Take the Step—Raise PTSD Awareness

There’s a saying that a little knowledge can be a dangerous thing. This is especially true of posttraumatic stress disorder (PTSD).

PTSD is in the headlines now more than ever before. However well intended, sometimes news stories paint an incomplete picture of PTSD and even contribute to misunderstanding and stereotypes. This is why it is critically important to raise awareness of what we really know about PTSD.

June is PTSD Awareness Month. The National Center for PTSD at VA continually promotes public awareness and understanding of PTSD. In June we ask everyone else to join our efforts.

Our campaign theme this year is “Take the Step,” and we want everyone to take the step during PTSD Awareness Month (and beyond) to challenge their beliefs about PTSD and make sure those beliefs are supported by research.

Greater public awareness of PTSD can help reduce the stigma of this mental health problem and overcome the negative stereotypes that keep many people from pursuing treatment. For those living with PTSD, knowing there are PTSD treatments that can help allows them to seek needed care. Conversely, lack of information or misinformation can keep people with PTSD from seeking the help they need.

Here are just a couple of examples.

Contrary to what many believe, anyone can develop PTSD: Veterans and non-Veterans, men and women, the very young and the elderly.  Seven to eight percent of the U.S. population will have PTSD at some point in their lives—that’s up to 25 million people, based on current U.S. population estimates, and many more are affected by a loved one’s PTSD.  Chances are that someone you know has PTSD.

Although most people exposed to trauma experience stress reactions, the majority are resilient.  Many do not develop PTSD. Mental health experts are not sure why some people develop PTSD and others do not.

Another misconception is that PTSD treatment doesn’t work. Everyone needs to know that there are treatments for PTSD that can help and that treatment is not only for those whose symptoms are severe. Several forms of counseling, such as cognitive processing therapy (CPT), prolonged exposure (PE), and eye movement desensitization and reprocessing (EMDR), have been demonstrated to work for most people with PTSD.  CPT, PE, and EMDR are active treatments where the patient and therapist work together to develop skills to deal with difficult thoughts and feelings. Sessions are goal-oriented.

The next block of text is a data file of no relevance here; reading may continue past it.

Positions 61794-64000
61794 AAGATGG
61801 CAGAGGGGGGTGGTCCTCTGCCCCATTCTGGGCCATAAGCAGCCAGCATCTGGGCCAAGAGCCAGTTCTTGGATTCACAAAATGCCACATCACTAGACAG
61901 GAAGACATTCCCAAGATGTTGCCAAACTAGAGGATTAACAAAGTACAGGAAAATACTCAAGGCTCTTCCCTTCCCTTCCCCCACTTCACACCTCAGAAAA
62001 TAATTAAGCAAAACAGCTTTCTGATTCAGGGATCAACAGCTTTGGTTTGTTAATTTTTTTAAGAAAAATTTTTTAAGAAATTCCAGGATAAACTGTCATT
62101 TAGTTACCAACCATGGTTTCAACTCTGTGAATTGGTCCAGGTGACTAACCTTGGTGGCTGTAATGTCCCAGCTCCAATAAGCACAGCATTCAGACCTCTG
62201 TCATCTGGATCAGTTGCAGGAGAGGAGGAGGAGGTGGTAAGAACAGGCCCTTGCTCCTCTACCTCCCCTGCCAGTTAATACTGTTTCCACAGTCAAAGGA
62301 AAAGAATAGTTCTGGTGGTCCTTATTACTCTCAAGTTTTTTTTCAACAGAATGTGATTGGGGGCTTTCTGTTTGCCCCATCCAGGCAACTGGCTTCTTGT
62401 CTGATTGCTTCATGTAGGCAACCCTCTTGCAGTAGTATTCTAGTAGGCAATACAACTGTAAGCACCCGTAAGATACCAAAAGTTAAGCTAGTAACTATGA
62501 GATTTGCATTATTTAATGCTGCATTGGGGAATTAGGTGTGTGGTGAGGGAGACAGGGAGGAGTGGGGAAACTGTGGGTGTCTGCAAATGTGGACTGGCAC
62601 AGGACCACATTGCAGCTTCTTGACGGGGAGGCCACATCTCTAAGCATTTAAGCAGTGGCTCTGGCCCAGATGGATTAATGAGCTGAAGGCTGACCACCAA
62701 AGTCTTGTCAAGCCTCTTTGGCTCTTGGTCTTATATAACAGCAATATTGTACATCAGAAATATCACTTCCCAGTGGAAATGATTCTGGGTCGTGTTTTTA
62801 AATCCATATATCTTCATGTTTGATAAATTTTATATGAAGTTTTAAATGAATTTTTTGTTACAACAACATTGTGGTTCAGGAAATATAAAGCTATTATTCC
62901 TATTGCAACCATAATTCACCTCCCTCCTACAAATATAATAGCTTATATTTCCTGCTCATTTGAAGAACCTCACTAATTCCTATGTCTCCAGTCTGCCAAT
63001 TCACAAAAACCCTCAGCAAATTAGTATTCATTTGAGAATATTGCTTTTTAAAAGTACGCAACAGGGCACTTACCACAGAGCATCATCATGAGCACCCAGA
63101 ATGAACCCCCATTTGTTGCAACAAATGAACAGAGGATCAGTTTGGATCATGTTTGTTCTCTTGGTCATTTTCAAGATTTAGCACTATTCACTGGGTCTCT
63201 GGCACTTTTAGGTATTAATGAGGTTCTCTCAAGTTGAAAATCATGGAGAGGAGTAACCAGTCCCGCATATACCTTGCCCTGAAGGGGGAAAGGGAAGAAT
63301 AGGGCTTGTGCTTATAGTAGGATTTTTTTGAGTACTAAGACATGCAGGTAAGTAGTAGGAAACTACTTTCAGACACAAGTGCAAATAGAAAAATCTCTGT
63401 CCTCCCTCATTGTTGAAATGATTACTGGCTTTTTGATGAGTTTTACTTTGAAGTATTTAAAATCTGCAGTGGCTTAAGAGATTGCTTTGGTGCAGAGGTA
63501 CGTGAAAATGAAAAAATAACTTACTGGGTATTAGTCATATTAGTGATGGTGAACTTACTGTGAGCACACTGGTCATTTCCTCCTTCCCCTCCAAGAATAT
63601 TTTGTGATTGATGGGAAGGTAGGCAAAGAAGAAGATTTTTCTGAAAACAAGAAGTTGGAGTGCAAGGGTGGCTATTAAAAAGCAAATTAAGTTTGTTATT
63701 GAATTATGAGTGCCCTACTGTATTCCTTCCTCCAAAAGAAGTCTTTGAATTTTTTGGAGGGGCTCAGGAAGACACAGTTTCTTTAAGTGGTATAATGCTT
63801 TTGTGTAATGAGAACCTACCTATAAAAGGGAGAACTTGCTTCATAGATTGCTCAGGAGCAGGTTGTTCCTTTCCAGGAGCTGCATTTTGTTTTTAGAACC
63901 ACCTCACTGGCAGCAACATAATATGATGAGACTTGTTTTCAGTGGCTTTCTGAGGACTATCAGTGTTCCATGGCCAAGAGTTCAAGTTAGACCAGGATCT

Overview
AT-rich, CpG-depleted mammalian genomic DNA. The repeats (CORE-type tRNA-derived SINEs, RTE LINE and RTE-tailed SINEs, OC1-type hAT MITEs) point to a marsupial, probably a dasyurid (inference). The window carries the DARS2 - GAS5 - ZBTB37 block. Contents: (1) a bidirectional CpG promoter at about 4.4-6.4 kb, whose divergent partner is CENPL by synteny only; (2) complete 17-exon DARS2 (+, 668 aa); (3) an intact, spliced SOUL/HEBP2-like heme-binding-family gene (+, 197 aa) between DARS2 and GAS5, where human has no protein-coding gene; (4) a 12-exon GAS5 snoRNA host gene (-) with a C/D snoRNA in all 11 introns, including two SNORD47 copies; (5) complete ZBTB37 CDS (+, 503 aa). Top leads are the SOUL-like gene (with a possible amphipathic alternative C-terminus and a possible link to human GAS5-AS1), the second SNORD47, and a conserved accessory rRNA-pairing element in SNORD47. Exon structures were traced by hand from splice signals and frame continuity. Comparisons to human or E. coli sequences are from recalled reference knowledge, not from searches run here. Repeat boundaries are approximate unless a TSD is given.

Several types of medications, such as Selective Serotonin Reuptake Inhibitors (SSRIs), have also been shown to reduce PTSD symptoms.

These therapies and medications have the best evidence as effective treatments for PTSD, supported by many years of research by the U.S. Department of Veterans Affairs and others.

For anyone affected by PTSD—you, a member of your family or a friend—it is essential to know the symptoms of PTSD, its effective treatments, and where to get help. Our Web site, www.ptsd.va.gov, which offers a wealth of information on PTSD, is a great place to start. We encourage you to join us to help people who are living with PTSD—we cannot do it alone. Share what you learn to build awareness and support systems for all who are affected by PTSD.

Dr. Matthew J. Friedman is Executive Director of the US Department of Veterans Affairs National Center for Posttraumatic Stress Disorder (PTSD) and Professor of Psychiatry and of Pharmacology and Toxicology at the Geisel School of Medicine at Dartmouth. He has worked with PTSD patients as a clinician and researcher for more than 35 years and has published extensively on stress and PTSD, biological psychiatry, psychopharmacology, and clinical outcome studies on depression, anxiety, schizophrenia, and chemical dependency. He has over 200 publications, including 23 books and monographs.

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4 Comments to “Take the Step—Raise PTSD Awareness”